How to register your trademark in Taiwan

Jul 16, 2018 | Trademark Blog

If you have a business or product you want to launch in Taiwan, you need to learn how to register your trademark.

This, obviously, is easier said than done. If you don’t have a Mandarin Chinese speaker to help you navigate the process it can be next to impossible, and even if you do, dealing with the Taiwan Intellectual Property Office (TIPO) is beyond a chore.

Note: We called TIPO and asked if they offer English language assistance. They recommended you “bring your own translator.”

However, if you want to register your trademark in Taiwan and ensure others don’t copy your logo or products, you need to do it.

This guide will help you grind through the process and get the perfect trademark for your business or product in Taiwan.

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Step 1. Determine what kind of product you are registering (and make sure it’s available for registration)

consider the product

Give some thought to your desired trademark. Make sure it is unique to your individual business or product.

Before you start, make sure you have a trademark in mind. Need help? Check out our article on how to select a trademark for your business.

In order to register your trademark, both in Taiwan and in other countries, the first step is to determine that your trademark is unique enough to award you the sole trademark rights to it.

Your first tool is common sense. Ask yourself: “Is this trademark unique to my company or product?” or “Does my trademark have at least two words in it that aren’t commonly associated?”

For example, you could never register the name “Chen” in Taiwan because it is such a commonly held family name. Another example, at the end of 2016, someone applied for a trademark called “Hand Spinner” in trademark class 28 (toys). The application was rejected because the government thought the trademark word is just a generic name for this type of toy.

trademark hand spinner

Due to the generic text and name of this product, TIPO rejected the application for this trademark.

So the best solution would be to come up with a completely unique name, and trademark that instead.

If your trademark is relatively unique, you need to check that no one else has previously registered your trademark, or something demonstrably similar.

At this point, you can determine your trademark classification to see if someone has a similar trademark to yours.


Step 1 – Part 2: Determine your trademark classification

If you have searched for your trademark on the TIPO site, chances are you will already have a good idea of how to classify your trademark.

What you might not know is how trademark classifications work.

The trademark classification system is international, so if you have registered a trademark in another country, you will also already know what classification your trademark will have.

However, if you are new to registering a trademark, you will want to determine the parent classification group your logo or name belongs to. The easiest way to determine this is to search what type of business you are, or what type of products you sell, on the US Patent and Trademark Office classification search or at TMClass, a European trademark registration search tool.

Note – you can also search your product or service on TIPO’s site, but only in Chinese

For example, if you want to open a restaurant-bar in Taiwan, you might search “bar and restaurant”. You will see a number of results, but in the middle row, you will see the “classification” number for all results is the same – 043. Titled “class”, this is actually a numerical distinction of the parent classification your trademark will fall into.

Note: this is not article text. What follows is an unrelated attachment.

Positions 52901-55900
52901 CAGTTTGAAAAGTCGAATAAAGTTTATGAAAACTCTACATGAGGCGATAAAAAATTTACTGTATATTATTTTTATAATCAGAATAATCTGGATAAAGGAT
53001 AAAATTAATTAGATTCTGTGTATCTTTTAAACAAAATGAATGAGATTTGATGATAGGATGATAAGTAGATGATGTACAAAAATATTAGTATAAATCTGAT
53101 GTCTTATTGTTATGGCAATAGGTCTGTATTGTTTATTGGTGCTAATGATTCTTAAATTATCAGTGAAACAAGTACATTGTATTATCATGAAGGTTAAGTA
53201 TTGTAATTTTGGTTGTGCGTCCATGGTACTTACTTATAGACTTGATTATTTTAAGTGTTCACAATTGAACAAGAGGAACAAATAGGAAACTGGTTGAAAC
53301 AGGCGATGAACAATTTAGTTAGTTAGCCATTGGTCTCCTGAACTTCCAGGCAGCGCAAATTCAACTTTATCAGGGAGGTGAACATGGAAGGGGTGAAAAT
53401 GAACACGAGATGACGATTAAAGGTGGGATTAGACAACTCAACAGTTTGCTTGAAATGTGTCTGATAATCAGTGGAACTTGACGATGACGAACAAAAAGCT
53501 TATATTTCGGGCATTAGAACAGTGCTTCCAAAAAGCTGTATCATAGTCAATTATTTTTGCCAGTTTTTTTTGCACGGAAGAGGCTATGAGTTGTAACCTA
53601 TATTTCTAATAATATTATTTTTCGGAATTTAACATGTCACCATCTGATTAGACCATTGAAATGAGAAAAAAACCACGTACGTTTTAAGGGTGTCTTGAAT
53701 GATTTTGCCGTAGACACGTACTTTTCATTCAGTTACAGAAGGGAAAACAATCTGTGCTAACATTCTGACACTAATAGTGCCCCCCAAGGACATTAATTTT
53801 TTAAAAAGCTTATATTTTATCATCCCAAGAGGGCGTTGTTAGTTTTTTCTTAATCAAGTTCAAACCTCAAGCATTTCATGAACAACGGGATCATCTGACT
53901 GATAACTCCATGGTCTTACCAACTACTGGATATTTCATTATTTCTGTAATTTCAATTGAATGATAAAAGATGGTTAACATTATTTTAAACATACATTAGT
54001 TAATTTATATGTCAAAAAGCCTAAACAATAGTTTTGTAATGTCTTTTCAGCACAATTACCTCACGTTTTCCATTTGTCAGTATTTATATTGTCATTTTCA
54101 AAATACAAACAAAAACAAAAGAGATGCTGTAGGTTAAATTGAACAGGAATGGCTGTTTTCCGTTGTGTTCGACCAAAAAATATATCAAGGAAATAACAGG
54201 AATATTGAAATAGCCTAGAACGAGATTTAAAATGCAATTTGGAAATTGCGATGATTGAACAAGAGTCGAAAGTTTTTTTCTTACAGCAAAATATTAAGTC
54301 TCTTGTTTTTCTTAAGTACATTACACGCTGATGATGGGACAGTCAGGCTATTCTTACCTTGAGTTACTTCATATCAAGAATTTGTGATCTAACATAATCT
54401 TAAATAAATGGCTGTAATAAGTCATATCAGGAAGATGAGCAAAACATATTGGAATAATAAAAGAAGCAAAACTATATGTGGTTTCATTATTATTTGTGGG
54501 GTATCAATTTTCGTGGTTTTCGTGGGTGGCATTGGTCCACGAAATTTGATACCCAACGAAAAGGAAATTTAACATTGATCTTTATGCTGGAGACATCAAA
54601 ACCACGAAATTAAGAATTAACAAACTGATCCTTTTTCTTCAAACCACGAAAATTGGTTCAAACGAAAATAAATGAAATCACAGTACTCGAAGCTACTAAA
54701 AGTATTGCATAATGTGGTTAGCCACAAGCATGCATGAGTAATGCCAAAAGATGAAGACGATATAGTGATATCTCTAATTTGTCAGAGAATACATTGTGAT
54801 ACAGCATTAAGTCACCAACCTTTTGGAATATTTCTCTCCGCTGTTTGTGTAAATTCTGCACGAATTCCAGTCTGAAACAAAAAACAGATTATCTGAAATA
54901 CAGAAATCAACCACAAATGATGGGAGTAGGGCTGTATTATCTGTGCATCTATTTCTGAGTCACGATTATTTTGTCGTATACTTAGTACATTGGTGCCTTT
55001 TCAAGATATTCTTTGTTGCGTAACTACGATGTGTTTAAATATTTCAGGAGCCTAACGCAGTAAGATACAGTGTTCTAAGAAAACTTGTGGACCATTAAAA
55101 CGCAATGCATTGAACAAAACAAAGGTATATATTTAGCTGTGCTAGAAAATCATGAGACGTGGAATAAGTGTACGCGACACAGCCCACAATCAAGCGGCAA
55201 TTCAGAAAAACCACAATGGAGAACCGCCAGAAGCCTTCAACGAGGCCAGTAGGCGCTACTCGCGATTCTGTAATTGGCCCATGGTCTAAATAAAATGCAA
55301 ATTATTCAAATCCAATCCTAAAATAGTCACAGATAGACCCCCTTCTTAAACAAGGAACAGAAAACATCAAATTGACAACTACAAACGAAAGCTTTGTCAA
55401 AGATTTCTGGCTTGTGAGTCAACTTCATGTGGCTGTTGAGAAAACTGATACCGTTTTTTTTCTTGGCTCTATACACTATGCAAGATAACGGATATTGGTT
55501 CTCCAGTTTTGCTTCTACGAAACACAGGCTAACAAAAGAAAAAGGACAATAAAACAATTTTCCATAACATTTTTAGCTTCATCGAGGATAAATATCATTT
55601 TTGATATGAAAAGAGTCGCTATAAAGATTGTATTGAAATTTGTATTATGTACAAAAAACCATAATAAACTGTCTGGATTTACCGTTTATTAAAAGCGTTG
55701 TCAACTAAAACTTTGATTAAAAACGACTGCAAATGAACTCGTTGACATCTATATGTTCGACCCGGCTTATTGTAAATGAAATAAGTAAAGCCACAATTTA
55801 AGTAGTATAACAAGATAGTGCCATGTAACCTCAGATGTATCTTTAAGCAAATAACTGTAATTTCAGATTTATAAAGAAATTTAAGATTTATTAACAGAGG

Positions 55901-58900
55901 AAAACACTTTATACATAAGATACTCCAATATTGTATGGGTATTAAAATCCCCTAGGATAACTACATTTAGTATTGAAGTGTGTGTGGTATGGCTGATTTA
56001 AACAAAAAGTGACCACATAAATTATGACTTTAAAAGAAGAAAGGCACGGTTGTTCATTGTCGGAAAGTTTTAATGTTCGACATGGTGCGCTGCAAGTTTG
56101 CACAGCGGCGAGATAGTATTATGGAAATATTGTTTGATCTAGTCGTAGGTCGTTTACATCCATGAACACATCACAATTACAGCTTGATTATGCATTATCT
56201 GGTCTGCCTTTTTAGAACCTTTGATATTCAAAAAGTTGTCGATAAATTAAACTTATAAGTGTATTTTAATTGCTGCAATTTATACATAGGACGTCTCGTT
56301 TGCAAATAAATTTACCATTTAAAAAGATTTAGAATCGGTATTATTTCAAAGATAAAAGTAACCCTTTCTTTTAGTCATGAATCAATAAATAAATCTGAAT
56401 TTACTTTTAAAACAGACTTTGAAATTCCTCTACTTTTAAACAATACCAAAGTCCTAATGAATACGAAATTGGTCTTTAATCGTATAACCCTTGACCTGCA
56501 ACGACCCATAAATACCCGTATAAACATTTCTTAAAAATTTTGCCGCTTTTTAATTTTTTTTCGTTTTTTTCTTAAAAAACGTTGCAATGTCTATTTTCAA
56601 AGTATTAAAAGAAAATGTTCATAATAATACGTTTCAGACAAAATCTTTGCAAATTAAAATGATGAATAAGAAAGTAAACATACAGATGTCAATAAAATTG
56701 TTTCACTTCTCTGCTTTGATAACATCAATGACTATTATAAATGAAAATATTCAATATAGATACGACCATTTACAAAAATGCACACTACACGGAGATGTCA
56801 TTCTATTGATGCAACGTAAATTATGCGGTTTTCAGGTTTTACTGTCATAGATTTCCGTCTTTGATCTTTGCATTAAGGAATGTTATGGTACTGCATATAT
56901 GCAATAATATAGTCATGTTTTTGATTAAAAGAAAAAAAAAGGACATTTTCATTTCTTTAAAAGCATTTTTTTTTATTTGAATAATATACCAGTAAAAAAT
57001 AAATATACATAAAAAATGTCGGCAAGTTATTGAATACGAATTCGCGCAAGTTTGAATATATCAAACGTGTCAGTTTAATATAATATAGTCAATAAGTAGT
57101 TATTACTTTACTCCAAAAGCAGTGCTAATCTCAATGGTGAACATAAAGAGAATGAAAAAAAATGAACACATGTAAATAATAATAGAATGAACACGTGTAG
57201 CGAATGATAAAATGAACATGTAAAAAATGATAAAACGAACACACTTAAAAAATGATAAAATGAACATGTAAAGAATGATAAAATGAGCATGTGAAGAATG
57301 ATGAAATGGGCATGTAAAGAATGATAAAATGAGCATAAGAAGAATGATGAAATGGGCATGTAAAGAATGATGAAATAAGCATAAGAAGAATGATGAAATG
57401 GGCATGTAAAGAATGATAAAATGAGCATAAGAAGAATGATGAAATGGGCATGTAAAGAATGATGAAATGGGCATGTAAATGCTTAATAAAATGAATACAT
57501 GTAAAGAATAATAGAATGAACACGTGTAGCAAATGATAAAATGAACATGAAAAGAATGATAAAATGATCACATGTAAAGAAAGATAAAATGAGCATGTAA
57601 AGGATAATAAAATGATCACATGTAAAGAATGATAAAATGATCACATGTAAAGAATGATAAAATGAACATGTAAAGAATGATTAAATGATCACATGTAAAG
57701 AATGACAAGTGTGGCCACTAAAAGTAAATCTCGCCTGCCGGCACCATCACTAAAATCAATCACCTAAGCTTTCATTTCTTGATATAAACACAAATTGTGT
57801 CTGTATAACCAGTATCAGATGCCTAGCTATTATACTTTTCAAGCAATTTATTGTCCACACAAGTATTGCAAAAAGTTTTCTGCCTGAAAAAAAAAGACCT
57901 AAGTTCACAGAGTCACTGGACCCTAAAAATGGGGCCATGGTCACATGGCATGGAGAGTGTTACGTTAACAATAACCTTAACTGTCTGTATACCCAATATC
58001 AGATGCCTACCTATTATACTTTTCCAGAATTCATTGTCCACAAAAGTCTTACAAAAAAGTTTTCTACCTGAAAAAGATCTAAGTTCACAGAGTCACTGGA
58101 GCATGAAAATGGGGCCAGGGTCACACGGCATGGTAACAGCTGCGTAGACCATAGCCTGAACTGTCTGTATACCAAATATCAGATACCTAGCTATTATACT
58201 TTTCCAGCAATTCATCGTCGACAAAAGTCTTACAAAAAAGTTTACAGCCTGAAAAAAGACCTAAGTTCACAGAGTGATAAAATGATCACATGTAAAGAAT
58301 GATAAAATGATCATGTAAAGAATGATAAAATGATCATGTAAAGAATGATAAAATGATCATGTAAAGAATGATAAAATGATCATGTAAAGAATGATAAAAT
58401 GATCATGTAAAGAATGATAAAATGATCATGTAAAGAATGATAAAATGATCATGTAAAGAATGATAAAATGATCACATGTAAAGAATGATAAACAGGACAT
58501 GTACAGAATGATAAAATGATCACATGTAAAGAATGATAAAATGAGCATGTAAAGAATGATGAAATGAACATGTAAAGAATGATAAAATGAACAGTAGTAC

TMCLASS: Search for bar and restaurant

If you search for “bar and restaurant” on TMclass, you will find that the classification number is “43” (as seen in the red box).


TIPO: Search for restaurant in Chinese

Using the search tool on the TIPO site, you will also find that “43” is the classification for restaurant (search must be done in Mandarin).


This begs the question: can you have the same trademark, but under different classifications? Yes, many businesses do this because they offer a range of services and products and they want to avoid being penned in to one classification.

Once you know your parent classification number, you need to find your even more specific classification number. At this point, you should use the TIPO search tool to find this number. Just enter your parent class, then the text included in your trademark. If your trademark has no text, you can break down the logo using the search tool options provided.

This will reveal every trademark at all similar to yours, as well as confirm not only your parent class, but it will give you examples of competitors and other Taiwan businesses in your field who share the same subclass with you.

Note: Consider checking for just the first part of your name in addition to your full name or trademark. This is because trademark officers may put more emphases on the beginning part of your name in considering whether or not to award you the trademark. If there is overlap with this first word or name, there is a fair chance that your application will be denied.

Once you have completed this process and you are fairly certain both your trademark can be registered and what class it is, repeat with other classes to ensure your trademark is entirely covered.

Armed with all of the classes you want to apply for, it’s time to start the paperwork.

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Step 2: Download the paperwork and fill out the application

guy doing paperwork

The fact is, you’re dealing with a government agency, so there’s going to be a bunch of paperwork…

To start, simply download trademark application paperwork here. Once you have it downloaded, either enter the information directly into the MS Word file, or print it out and fill it out by hand.

Remember that you should probably have someone who can write Chinese write it out for you. You can fill the form out in English, but that will extend the application process and might make things more difficult for TIPO, who in turn might not treat your application as well as they normally might.

Now it’s time to fill out the application. Below are the sections in order (and how to complete them should you need further info):

  • Your name
  • Is your trademark in color or monochrome?
    • It is always best to select monochrome. A trademark submission in color means that if someone submits a similar design but in a different color, they have a better chance of approval. Avoid this by keeping the official trademark black and white.
  • The main picture of your logo.
  • Short explanation of the trademark.
    • You do not need to fill out this section – it simply isn’t necessary and TIPO agents don’t read it.
  • Prior date of claim
    • If you have applied to register your trademark in another country, you can claim the application date on the date of the international application submission, up to six months before your actual Taiwan submission date. If you can use this, be sure to as it will ensure you are awarded a trademark if someone else is registering something similar.